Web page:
You gave up control over your property in case you need to sell it to pay for your care at the old folks home. If you decide to sell it, they can demand their share of the sales proceeds. Worse, they can refuse to sell and you would have to bring a partition lawsuit to force a sale, with them getting two-thirds of the sales proceeds.

Still worse, as gift donees, their basis in the property becomes your probably very low adjusted cost basis. When they eventually decide to sell, they will owe a substantial capital gains tax.

Even worse, by deeding part of your property away, the local tax assessor will probably reassess the property value, forcing you to pay much higher property taxes.

Instead, you could have created a revocable living trust and named your neighbors to receive your title after you die. Meanwhile, you would maintain 100 percent control, including the ability to sell if you desire.

More important, after the neighbors inherit your property they get a new stepped-up basis to market value on the date of your death and will owe little or no capital gain tax if they sell shortly thereafter.

Sorry to bring such very bad news. You should have consulted a local real estate or tax attorney before making that major mistake.


DEAR BOB: Here is a silly question for you. You mentioned several times that when a group of individuals owns and occupies a house, such as three roommates buying a house together, they each will be entitled to a $250,000 principal-residence-sale tax exemption if they each meet the 24-out-of-last-60-months ownership and occupancy test. Would the same condition apply if I place my 7-year-old son on the deed to my home? Will each co-owner then be entitled to $250,000 tax-free capital gains after living in it for 24 of the 60 months before the sale? –Richmon T.

DEAR RICHMON: Yes. But there are major pitfalls of adding a minor’s name to a real estate title.

When you and your wife decide to sell your home, unless your son is then 18 or older, you must have a court-appointed guardian to represent his interests.

Perhaps that guardian might decide his share of the sales proceeds should be held in trust until he becomes 18 (or 21, or some other age). I do not recommend doing what you contemplate.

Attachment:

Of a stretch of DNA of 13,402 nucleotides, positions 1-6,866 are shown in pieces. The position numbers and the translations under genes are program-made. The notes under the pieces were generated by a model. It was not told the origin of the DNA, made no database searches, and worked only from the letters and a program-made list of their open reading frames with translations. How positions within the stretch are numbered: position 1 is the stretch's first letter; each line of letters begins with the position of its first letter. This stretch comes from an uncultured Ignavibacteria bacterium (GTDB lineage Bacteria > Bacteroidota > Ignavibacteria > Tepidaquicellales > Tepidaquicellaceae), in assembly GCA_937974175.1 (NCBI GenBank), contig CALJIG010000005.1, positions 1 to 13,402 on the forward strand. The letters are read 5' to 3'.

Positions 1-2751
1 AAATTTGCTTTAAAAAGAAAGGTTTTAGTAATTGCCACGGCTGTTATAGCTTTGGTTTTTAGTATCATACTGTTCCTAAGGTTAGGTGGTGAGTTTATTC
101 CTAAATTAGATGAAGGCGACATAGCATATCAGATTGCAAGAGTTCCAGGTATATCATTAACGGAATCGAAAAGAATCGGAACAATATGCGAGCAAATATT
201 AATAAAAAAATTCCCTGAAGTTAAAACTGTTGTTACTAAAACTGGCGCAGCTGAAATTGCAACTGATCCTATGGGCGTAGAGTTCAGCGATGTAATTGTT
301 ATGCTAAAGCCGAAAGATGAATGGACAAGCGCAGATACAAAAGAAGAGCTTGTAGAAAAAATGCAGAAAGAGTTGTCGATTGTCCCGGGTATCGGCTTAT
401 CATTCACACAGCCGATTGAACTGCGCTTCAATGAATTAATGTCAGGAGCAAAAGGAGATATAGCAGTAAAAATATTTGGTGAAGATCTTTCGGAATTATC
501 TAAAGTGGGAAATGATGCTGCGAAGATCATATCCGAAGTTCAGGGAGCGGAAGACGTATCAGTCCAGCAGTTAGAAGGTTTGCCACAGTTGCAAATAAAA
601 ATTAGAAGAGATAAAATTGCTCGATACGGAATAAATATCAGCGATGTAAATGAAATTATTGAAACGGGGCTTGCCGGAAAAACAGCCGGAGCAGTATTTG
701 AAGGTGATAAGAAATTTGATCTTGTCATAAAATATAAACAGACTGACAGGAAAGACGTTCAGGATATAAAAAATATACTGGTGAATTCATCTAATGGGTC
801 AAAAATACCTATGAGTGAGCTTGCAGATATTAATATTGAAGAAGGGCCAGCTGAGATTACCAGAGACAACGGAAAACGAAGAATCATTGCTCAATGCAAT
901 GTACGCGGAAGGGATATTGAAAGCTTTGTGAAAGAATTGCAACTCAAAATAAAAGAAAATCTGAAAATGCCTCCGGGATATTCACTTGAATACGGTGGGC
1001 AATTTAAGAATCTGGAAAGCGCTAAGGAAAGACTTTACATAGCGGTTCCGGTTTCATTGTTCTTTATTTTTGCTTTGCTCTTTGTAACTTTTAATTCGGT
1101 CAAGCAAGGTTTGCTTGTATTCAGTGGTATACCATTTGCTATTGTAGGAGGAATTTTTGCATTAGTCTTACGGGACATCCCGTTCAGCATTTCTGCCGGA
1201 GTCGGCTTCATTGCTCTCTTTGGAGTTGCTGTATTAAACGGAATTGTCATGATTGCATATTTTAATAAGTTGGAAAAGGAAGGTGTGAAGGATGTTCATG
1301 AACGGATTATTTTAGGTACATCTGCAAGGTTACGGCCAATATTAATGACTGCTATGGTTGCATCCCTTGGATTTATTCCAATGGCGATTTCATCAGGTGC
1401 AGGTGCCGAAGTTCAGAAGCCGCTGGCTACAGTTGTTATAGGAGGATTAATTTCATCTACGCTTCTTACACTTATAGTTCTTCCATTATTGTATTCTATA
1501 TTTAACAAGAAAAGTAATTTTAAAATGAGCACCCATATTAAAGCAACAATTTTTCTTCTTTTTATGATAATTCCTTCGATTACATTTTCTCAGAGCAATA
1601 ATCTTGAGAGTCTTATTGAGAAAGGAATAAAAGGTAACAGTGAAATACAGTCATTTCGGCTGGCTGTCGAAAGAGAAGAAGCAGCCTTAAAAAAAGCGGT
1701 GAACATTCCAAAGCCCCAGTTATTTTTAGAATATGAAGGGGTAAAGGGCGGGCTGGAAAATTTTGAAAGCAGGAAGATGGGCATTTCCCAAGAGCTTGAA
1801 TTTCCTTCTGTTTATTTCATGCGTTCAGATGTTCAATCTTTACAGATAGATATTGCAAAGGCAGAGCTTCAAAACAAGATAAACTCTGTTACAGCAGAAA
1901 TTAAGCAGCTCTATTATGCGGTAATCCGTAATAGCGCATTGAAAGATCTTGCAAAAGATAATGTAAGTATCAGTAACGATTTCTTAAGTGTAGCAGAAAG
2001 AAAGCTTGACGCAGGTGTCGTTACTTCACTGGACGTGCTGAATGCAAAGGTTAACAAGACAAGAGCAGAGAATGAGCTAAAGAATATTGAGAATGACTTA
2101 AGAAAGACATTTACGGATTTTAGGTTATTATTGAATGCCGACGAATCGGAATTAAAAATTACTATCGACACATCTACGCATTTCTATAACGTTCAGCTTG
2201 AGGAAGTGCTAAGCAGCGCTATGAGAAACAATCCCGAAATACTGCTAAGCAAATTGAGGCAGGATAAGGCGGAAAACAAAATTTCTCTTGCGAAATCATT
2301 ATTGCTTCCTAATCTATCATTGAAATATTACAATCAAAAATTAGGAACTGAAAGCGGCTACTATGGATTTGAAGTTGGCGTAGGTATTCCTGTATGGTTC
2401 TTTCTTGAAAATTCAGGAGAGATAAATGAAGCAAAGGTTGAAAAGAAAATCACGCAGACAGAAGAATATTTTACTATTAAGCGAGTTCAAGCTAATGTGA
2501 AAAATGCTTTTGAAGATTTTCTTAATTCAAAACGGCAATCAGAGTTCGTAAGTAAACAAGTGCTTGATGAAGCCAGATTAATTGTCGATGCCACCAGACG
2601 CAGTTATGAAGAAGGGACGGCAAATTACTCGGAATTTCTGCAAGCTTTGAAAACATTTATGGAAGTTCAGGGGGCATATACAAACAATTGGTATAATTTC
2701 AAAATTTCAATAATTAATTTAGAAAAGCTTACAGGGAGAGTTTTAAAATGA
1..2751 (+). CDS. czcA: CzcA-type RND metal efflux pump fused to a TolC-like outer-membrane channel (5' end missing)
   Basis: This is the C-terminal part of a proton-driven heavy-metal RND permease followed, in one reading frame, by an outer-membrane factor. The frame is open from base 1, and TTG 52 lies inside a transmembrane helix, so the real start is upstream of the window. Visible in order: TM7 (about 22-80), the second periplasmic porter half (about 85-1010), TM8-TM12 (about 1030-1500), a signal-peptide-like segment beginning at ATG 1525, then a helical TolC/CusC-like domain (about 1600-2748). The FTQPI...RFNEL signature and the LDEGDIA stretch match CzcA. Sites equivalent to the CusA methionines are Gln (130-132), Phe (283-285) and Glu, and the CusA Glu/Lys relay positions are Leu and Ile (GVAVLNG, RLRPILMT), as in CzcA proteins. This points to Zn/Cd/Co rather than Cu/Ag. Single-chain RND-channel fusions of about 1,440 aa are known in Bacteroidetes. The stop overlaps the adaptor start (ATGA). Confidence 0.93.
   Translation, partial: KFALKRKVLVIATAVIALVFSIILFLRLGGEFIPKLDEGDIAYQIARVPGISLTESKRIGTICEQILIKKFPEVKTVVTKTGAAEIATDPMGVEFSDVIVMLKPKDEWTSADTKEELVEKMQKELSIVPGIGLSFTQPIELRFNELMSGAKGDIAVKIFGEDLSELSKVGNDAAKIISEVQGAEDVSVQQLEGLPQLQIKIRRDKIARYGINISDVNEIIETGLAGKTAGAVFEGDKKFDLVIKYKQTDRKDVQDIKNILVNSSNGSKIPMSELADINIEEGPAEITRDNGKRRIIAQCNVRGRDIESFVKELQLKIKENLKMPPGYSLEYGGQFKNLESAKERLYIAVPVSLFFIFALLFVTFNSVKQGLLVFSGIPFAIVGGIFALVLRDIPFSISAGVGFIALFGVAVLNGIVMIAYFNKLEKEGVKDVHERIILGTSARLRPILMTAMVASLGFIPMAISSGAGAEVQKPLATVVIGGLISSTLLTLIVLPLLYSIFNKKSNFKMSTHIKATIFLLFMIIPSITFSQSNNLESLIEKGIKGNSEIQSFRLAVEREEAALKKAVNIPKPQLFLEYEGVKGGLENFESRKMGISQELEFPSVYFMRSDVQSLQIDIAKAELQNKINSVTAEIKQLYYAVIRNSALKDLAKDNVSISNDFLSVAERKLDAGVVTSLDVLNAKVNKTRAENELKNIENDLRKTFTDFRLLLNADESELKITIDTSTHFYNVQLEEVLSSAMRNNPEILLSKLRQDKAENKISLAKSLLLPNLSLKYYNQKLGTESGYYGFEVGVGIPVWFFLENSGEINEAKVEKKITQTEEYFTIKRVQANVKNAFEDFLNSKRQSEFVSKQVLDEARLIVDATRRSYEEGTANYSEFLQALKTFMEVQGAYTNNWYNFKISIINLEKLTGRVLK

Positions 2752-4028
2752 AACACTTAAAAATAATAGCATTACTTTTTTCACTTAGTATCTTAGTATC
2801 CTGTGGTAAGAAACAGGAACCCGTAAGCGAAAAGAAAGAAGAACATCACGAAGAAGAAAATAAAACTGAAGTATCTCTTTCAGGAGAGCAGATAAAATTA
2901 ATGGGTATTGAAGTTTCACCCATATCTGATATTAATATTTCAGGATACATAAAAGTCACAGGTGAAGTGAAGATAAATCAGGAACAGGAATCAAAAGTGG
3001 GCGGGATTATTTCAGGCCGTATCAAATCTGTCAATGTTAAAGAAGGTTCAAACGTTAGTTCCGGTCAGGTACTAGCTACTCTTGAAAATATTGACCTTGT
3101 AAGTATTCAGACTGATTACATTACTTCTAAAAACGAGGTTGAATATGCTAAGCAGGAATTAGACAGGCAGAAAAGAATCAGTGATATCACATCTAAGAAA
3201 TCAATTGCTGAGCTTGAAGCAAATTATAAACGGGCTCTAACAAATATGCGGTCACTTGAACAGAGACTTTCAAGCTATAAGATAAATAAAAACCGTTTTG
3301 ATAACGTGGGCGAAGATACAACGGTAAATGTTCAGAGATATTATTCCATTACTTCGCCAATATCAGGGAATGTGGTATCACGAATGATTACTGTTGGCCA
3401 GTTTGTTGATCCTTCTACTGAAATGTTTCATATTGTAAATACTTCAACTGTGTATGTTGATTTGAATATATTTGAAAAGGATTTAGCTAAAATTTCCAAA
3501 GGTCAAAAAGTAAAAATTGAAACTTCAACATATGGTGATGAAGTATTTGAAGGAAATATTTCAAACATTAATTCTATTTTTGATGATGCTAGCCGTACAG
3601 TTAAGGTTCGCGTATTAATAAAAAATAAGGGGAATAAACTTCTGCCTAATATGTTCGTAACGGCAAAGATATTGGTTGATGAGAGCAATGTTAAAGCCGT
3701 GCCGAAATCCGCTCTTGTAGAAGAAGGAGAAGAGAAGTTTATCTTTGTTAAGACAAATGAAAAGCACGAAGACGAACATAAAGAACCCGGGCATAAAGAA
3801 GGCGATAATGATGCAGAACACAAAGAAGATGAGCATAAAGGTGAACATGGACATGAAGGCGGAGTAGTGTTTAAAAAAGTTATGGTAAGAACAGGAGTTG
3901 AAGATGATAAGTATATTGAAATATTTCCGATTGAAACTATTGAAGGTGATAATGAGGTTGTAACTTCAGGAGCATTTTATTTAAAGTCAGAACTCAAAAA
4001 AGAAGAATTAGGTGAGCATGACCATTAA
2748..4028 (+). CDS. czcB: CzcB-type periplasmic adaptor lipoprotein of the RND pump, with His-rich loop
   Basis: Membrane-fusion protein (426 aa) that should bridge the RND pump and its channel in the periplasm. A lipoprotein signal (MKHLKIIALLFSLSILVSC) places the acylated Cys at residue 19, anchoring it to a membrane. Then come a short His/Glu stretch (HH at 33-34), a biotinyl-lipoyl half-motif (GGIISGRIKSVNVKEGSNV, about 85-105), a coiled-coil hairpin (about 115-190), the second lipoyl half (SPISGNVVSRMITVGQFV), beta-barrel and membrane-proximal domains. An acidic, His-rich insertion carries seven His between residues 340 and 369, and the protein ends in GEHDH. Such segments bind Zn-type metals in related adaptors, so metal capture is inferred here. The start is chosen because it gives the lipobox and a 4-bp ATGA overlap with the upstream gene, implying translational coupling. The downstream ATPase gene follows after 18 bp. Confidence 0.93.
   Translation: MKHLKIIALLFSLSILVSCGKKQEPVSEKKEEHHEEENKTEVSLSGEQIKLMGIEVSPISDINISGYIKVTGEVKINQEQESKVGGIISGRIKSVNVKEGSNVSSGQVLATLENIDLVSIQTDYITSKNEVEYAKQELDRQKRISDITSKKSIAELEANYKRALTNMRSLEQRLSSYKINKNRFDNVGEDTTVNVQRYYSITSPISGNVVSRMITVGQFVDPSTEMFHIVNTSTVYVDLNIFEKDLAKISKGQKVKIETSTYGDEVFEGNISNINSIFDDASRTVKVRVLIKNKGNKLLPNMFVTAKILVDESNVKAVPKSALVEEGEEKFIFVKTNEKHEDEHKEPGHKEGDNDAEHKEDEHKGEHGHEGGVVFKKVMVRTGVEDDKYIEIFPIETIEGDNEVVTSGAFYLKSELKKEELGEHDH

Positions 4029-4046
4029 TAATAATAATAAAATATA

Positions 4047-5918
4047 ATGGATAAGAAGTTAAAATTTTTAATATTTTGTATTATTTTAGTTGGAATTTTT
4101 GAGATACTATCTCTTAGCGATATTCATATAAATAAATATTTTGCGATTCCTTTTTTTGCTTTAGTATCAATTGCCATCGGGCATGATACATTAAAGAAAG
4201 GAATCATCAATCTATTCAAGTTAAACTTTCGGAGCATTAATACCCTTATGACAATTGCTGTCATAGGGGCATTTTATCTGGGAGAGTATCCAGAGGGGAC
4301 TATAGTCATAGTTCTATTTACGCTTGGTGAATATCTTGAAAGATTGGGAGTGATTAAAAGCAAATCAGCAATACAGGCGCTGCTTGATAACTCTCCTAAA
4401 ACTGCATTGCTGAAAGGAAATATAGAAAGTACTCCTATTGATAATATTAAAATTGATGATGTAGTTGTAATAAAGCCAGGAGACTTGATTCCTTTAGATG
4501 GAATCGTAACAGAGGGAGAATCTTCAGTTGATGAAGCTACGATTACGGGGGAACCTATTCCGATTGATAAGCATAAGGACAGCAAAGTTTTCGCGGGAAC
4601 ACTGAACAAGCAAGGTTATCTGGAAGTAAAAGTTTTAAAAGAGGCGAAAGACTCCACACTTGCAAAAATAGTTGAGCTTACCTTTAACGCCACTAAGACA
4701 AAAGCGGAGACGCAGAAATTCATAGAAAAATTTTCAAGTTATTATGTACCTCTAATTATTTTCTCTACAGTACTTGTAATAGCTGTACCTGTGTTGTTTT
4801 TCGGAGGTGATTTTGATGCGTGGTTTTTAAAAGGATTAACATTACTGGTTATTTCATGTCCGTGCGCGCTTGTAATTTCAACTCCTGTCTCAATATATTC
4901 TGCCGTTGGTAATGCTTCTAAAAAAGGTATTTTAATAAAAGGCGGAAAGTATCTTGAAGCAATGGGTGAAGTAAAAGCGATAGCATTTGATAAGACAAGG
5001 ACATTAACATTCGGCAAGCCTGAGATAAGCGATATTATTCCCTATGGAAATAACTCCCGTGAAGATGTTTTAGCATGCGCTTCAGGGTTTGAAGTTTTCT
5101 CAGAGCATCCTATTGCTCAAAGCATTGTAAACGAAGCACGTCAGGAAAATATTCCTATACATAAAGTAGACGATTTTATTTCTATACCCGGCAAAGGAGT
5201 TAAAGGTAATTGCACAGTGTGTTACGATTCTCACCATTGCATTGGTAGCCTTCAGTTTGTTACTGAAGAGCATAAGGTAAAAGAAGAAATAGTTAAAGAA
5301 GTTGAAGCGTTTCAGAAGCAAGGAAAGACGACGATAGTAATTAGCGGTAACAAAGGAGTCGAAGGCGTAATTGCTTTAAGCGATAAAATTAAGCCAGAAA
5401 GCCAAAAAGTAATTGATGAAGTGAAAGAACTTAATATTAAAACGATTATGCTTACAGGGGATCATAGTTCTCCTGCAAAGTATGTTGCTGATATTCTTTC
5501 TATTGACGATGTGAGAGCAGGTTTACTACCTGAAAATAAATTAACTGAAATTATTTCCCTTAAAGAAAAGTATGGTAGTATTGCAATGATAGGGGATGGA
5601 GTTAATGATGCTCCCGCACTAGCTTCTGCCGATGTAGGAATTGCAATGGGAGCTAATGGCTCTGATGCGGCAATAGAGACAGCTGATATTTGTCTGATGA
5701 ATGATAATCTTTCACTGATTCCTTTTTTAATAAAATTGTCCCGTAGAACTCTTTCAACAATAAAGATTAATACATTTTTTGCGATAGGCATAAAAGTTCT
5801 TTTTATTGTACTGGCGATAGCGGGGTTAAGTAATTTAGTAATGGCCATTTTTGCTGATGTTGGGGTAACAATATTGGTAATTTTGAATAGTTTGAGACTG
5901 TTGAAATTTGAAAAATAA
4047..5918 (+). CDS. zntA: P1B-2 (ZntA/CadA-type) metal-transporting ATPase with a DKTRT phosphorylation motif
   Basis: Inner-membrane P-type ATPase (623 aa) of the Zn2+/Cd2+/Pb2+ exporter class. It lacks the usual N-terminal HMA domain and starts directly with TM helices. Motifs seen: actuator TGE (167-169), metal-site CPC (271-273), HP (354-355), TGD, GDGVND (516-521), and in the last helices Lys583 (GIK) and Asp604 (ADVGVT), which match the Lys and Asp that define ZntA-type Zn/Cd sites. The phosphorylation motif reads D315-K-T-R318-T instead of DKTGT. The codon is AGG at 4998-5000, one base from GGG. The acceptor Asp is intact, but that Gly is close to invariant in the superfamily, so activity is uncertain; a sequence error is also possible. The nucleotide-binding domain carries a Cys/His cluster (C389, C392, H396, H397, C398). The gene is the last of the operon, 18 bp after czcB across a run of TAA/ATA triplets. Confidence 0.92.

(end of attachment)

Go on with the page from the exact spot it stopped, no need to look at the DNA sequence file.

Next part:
Please remember the rule is minors can receive real estate title, but they cannot convey title until they become 18.


DEAR BOB: My life partner and I bought our home as tenants in common. But I make all the mortgage payments, as I earn most of the income. Can I deduct all the mortgage payments or do they have to be split between the two of us? –Michael S.

DEAR MICHAEL: Itemized income tax deductions for principal-residence mortgage interest and property taxes depend on who actually paid the payments.

If you pay 100 percent of those expenses, only you can deduct those costs you paid. However, if you pay 75 percent and your co-owner pays 25 percent, then you each get to deduct only the amounts you each paid. For more details, please consult your tax adviser.


DEAR BOB: My boyfriend and I want to buy a piece of land where we might wish to someday build a retirement home. We both live in a house my boyfriend owns. I want to buy half the house from him. Then he would have the cash to buy the land. Will a reputable bank extend me a mortgage for half a house? I have excellent credit and the house is now worth triple what my boyfriend bought it for some years ago? –Lily R.

DEAR LILY: Nice try. But no institutional lender will make a mortgage loan secured by half a house.

Both you and your boyfriend must be co-owners holding title. Then a mortgage lender can make a loan secured by the house and signed by both co-owners.

Work with an experienced mortgage broker to see if it is possible to accomplish what you and your boyfriend want so you can buy that land together.

The new Robert Bruss special report, “Five Easy Ways to Buy Your Home and Investment Property for Nothing Down,” is now available for $5 from Robert Bruss, 251 Park Road, Burlingame, CA 94010 or by credit card at 1-800-736-1736 or instant Internet delivery at Questions for this column are welcome at either address.

(For more information on Bob Bruss publications, visit his
Real Estate Center